The Hidden Danger of Planes, Hotels and Coffee ShopsEmail This
It's not that difficult to hack into information being sent and received over public WiFi on a plane, in a coffee shop or even at a hotel. You just need a laptop, special software and a base knowledge about what tools can record and decipher the information. That's why Kent Lawson decided to come out of retirement after 12 years—to work on a way to help keep us all safer when we use public WiFi. He created PRIVATE WiFi to give people more control over their own information.
AOL recently had the chance to ask Lawson some questions about public WiFi and online security, and here's what we learned.AOL: You had been retired for 12 years when you started Private Communications Corporation and its flagship product, PRIVATE WiFi. What inspired you to create this product and company?
Kent Lawson: The mobile lifestyle was taking over and WiFi was going to become ubiquitous and it was inherently unsecure and needed protection. To my great surprise, when I looked around at what others were doing, nobody was really focusing on that aspect of the need to provide protection. I felt then and feel now that it is the largest unmet security need, for individuals at least, in the field.
AOL: Is it true that WiFi you pay for, say at a hotel or on a plane, is more secure than free WiFi?
Kent Lawson: That's not at all true, in fact it's a dangerous misconception. The most expensive paid WiFi is when you're on an airplane, and all of the communications are completely open. You can listen in to anybody using Wi-Fi on the plane. And similarly, in many hotels you pay for WiFi and it's completely unsecure. So, free WiFi and paid WiFi are equally unsecure. The only WiFi that is reliably secure is your WiFi at home, assuming you have set up your network correctly, and in your office. Those are the only places that you can use WiFi without some kind of protection.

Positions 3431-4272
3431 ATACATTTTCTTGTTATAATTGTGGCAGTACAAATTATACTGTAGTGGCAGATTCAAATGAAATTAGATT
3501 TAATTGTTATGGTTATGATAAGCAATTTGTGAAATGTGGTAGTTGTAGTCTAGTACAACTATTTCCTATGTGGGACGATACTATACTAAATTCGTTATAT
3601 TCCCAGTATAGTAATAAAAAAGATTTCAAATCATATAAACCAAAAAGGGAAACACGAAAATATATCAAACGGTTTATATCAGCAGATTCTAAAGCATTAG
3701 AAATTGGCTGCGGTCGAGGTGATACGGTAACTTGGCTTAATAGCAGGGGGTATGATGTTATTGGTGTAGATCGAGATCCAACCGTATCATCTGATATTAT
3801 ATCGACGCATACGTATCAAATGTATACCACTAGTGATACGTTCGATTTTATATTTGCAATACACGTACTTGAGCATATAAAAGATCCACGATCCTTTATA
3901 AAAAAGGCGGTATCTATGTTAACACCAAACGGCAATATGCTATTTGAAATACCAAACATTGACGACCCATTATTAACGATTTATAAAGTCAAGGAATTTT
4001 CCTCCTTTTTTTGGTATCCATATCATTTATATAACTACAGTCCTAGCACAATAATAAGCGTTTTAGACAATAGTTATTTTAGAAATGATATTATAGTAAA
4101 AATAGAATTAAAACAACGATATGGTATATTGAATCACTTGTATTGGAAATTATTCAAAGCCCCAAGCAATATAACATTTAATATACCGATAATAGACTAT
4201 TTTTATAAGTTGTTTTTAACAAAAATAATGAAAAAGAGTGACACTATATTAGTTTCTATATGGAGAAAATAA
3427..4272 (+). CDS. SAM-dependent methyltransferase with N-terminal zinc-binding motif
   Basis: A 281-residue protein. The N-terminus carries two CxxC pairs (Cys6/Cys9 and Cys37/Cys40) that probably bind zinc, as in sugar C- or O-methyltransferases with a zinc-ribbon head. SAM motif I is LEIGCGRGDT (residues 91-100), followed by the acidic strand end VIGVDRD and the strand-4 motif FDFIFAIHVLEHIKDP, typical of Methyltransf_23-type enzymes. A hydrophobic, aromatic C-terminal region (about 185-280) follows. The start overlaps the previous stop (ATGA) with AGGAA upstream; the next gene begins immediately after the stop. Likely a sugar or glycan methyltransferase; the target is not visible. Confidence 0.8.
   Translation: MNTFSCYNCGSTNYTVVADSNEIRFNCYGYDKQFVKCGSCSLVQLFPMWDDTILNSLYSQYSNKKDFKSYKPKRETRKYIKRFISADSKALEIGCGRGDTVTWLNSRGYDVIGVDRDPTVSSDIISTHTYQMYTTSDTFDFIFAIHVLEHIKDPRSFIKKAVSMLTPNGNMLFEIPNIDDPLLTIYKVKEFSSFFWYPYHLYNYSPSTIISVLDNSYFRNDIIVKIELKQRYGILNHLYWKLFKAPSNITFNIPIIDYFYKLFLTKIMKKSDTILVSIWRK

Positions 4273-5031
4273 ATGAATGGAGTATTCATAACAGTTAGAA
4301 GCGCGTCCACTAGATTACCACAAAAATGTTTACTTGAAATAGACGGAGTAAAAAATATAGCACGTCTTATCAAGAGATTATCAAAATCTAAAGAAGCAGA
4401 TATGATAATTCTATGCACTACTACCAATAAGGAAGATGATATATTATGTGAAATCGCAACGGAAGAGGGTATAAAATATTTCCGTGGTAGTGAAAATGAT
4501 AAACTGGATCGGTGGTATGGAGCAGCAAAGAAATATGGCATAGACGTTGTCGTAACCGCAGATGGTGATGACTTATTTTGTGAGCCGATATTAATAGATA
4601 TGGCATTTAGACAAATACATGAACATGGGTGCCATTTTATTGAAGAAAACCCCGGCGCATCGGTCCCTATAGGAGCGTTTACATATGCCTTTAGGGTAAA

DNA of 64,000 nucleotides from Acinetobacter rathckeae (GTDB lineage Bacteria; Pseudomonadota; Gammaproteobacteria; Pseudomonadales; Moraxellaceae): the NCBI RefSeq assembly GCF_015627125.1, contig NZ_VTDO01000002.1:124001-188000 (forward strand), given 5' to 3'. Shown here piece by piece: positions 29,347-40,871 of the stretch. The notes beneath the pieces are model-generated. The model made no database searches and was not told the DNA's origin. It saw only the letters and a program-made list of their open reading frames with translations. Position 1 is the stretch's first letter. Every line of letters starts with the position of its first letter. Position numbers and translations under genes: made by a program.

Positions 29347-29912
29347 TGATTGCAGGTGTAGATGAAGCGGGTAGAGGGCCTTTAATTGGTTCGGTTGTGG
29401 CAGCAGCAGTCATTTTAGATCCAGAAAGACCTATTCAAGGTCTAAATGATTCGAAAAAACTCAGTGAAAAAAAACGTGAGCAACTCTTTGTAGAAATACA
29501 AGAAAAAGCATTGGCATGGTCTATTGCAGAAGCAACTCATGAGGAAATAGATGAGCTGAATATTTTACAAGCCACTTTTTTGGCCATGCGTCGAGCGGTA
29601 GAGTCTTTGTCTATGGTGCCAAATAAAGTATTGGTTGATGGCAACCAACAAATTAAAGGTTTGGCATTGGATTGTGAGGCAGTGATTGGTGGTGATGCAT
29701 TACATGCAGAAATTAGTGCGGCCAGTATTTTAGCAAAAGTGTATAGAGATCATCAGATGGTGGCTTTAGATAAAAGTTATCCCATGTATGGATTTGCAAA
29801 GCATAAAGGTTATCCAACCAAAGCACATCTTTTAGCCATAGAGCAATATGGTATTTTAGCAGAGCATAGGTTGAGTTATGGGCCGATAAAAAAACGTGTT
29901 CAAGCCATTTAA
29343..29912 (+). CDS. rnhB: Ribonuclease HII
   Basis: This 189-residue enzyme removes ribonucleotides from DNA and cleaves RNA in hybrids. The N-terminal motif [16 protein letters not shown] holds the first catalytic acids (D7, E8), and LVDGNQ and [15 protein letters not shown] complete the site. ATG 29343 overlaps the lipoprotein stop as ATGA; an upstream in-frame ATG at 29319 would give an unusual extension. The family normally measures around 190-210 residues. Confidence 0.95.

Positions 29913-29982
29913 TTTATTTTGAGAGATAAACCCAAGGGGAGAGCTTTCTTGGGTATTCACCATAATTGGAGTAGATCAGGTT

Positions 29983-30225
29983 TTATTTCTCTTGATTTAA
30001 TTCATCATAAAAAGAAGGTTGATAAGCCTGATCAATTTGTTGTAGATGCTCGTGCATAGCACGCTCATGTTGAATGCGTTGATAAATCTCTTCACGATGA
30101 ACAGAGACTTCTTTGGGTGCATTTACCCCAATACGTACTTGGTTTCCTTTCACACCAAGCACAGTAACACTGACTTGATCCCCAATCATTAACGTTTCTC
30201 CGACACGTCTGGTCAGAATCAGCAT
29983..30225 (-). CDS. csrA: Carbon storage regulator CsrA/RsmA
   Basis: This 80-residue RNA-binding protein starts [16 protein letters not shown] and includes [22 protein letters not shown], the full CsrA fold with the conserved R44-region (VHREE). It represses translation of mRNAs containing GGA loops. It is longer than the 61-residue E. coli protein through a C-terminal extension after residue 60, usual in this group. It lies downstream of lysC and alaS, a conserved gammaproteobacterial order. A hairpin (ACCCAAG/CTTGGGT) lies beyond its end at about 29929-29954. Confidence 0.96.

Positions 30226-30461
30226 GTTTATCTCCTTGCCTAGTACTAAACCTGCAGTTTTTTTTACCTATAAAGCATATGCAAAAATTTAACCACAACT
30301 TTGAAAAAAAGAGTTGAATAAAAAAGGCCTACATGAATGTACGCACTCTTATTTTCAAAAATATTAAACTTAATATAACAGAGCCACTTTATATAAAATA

AOL: What does Private WiFi do?
Kent: Whether you're using a PC or Mac, or iPhone or android, PRIVATE WiFi encrypts everything that is being sent and received from your device to a remote server, and thereby protects the privacy of your communication both coming and going across that place where it's most vulnerable. It encrypts everything being sent and received, because it's being sent over radio waves that can be hacked into by anybody.
AOL: Who would you recommend PRIVATE WiFi to?
Kent: Very seriously, I think that everybody needs it. Our lifestyle has become so mobile at this point and every security person recommends encryption and VPNs. Unless you never use your device in a mobile fashion and you never take your laptop, phone or tablet away from your home network, you have to have a VPN installed. It's impractical to say to people, "Be careful what you do online when you're on public Wifi." Our lifestyle is just too mobile at this point.
Think about the number of people who have confidential client information—lawyers and accountants and real estate professionals and so on—and work outside their offices. Think about the amount of confidential information being dealt with in public. Somebody goes to a meeting and they stop at Starbucks and have a cup of coffee and send some emails and there's a lot of confidential information there. People have to protect themselves with a VPN.
Learn more about PRIVATE WiFi here.